What does Net-Zero look like?

What does Net-Zero look like?


Net-Zero is a phrase many companies are using when it comes to creating and acting on their environmental policy.

The awareness is there – which is great – but dig a little deeper and it soon becomes apparent every large company has a different definition of what net-zero emissions within their business look like.

How different businesses define Net-Zero

At the time of writing, there’s no standard definition of what it actually means to be net-zero. So, you can’t blame businesses for setting their own interpretations as they attempt to show how environmentally-sensitive they are.

Starbucks, Microsoft and AstraZeneca are a case in point. Three global brands. Three different definitions.

Let’s take a look:

1. Starbucks

Starbucks defines net-zero as ‘becoming resource positive’. This means they plan to store more carbon than they emit, replenish freshwater and cut-down and eradicate waste. (Credit: Edie.net)

2. Microsoft

Microsoft defines net-zero as reducing their carbon footprint to below net-zero by 2030. And to do that, they plan to continue removing all of the carbon they have produced since they were formed – in 1975. (Credit: Edie.net)

3. AstraZeneca

AstraZeneca, meanwhile, pledged to become carbon-negative across its entire value chain by 2030, with the hope of reaching net-zero by 2025. (Credit: Edie.net)

Their actions are noble, and neither Starbucks, Microsoft or AstraZeneca are in the wrong, but as you can see from these examples alone, the lack of definition means businesses can create their own net-zero story.

So, if you’re a business owner trying to figure out your own environmental policy, it’s understandable if, right now, you’re scratching your head and asking “Where do I begin?

How to reach Net-Zero emissions

In the UK, Net-Zero has a very clear definition in the sustainability sector based on the Government’s 2050 Net-Zero pledge.

Although the end goal is to reach Net Zero by 2050, the pledge includes an interim target of a 50% reduction in emission levels from 1990 levels by 2030. This means companies (including SMEs) need to achieve a reduction of 80% or more from their current 2020 emissions by the end of the decade.

However, due to current technology, some offsetting of emissions elsewhere may be needed to enable businesses to reach Net-Zero.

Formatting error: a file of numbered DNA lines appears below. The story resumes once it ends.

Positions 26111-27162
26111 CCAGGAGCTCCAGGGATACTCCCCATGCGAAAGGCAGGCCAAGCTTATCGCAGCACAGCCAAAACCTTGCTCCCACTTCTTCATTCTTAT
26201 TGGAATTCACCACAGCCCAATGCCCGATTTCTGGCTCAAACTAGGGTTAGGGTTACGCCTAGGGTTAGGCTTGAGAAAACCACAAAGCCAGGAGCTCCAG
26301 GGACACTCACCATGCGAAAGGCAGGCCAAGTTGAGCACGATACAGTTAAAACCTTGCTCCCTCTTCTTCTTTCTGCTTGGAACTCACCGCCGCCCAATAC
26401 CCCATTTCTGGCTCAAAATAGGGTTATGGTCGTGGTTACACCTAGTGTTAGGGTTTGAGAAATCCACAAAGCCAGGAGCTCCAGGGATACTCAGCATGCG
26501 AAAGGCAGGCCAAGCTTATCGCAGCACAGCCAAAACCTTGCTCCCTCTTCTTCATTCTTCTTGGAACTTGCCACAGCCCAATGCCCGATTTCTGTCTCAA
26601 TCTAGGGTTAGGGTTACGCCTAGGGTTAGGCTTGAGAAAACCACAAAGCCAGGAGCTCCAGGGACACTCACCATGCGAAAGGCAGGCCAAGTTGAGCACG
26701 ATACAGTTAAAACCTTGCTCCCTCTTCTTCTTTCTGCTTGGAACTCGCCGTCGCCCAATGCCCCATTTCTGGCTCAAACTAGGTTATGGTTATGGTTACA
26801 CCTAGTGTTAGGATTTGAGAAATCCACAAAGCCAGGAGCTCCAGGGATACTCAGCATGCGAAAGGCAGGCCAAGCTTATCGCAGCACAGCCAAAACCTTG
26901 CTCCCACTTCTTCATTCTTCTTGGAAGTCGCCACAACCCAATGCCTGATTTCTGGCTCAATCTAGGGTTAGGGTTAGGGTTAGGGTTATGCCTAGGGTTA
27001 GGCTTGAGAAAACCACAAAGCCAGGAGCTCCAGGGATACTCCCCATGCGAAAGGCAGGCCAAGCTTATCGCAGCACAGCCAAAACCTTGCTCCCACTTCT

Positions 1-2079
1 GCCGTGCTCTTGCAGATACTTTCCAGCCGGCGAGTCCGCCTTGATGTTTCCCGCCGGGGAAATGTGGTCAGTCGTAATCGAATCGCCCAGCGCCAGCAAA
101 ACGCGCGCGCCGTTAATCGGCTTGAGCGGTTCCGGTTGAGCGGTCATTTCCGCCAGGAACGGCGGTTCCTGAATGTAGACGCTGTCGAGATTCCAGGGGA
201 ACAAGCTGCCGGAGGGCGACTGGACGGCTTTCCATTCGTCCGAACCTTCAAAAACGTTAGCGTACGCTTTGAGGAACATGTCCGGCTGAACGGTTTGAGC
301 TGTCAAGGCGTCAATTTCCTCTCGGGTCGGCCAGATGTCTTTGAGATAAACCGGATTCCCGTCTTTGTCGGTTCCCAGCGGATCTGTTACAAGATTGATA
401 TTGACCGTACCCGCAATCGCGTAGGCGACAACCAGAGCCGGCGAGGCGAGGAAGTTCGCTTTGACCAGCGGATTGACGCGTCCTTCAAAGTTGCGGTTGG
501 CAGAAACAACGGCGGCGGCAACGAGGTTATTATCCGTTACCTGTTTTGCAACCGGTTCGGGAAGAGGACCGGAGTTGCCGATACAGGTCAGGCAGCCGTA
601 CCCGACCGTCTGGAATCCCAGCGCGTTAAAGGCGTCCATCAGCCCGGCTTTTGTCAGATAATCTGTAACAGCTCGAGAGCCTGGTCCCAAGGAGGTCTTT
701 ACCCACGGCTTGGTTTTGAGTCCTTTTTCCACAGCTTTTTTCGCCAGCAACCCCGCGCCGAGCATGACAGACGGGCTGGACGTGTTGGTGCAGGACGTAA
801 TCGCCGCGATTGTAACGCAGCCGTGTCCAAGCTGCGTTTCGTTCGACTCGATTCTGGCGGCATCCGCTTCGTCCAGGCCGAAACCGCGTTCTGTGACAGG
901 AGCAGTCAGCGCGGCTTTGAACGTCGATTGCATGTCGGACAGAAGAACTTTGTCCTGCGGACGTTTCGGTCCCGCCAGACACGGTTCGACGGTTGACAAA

And to help business owners understand what constitutes direct and indirect emissions, the Greenhouse Gas Protocol have split them into three separate categories:

Scope 1 – Direct Emissions

Emissions you generate internally at your premises or through company vehicles.

Scope 2 – Indirect Emissions

Emissions created from the energy you’ve purchased, including heaters, fans, air conditioning units, etc.

Scope 3 – Other Indirect Emissions

Emissions caused by your ‘forwards and backwards’ supply chain, i.e. goods and services you don’t own, like waste, water, employee commuting and end-product distribution.

What does Net-Zero look like

Image credit: GHG Protocol

And there are things you can implement immediately to reduce emissions, but before you do, ask yourself:

  • Do I really need to travel to see that customer?
  • How much energy are we wasting that is easy to fix?
  • How much are we paying for consumables we just don’t need?

Once you’ve answered these questions, how you can reduce emissions will become much clearer.

These might include:

  • Switching off computers at night
  • Turning off lights in empty offices
  • Replacing equipment with green alternatives (like LED lightbulbs)
  • Reducing the thermostat
  • Requesting staff print only necessary paperwork
  • Car share schemes
  • Incentives for workers who can walk, run or cycle to work

Implementing some quick changes means you’ll consume less and waste less, reduce your energy bills and make your business greener and more profitable.

By starting now, you’ll also avoid the upcoming Carbon Emissions Tax, which is likely to increase over time. Reducing your emissions right now means you’re unlikely to be hit financially, which you will be if you put it off.

But that’s not all. Reducing your emissions also means you won’t miss out on working with large, blue-chip supply chains who, because of Scope 2, have already committed to Net-Zero by 2030 so they’re able to attract employees and clients only interested in working with businesses who value the 2050 pledge.

How Inteb can help with your Net-Zero

Whether you’re looking to set science-based targets, commit to a net-zero future or just want to be more energy-efficient, the Inteb team can help you define your vision and put the necessary building blocks in place to make sure you get there.

We call this our connected energy map, which consists of six steps:

Our team of experienced energy managers, chartered surveyors, engineers and utility experts work with corporates, real-estate investors and landlords throughout the UK, helping them to create their environmental policy, improve sustainability, reduce their carbon footprint and stay compliant.

Reaching net-zero just got a lot less daunting.

Want to find out more about Net-Zero for your business?

Let’s get the conversation started- call us now on 0151 601 3476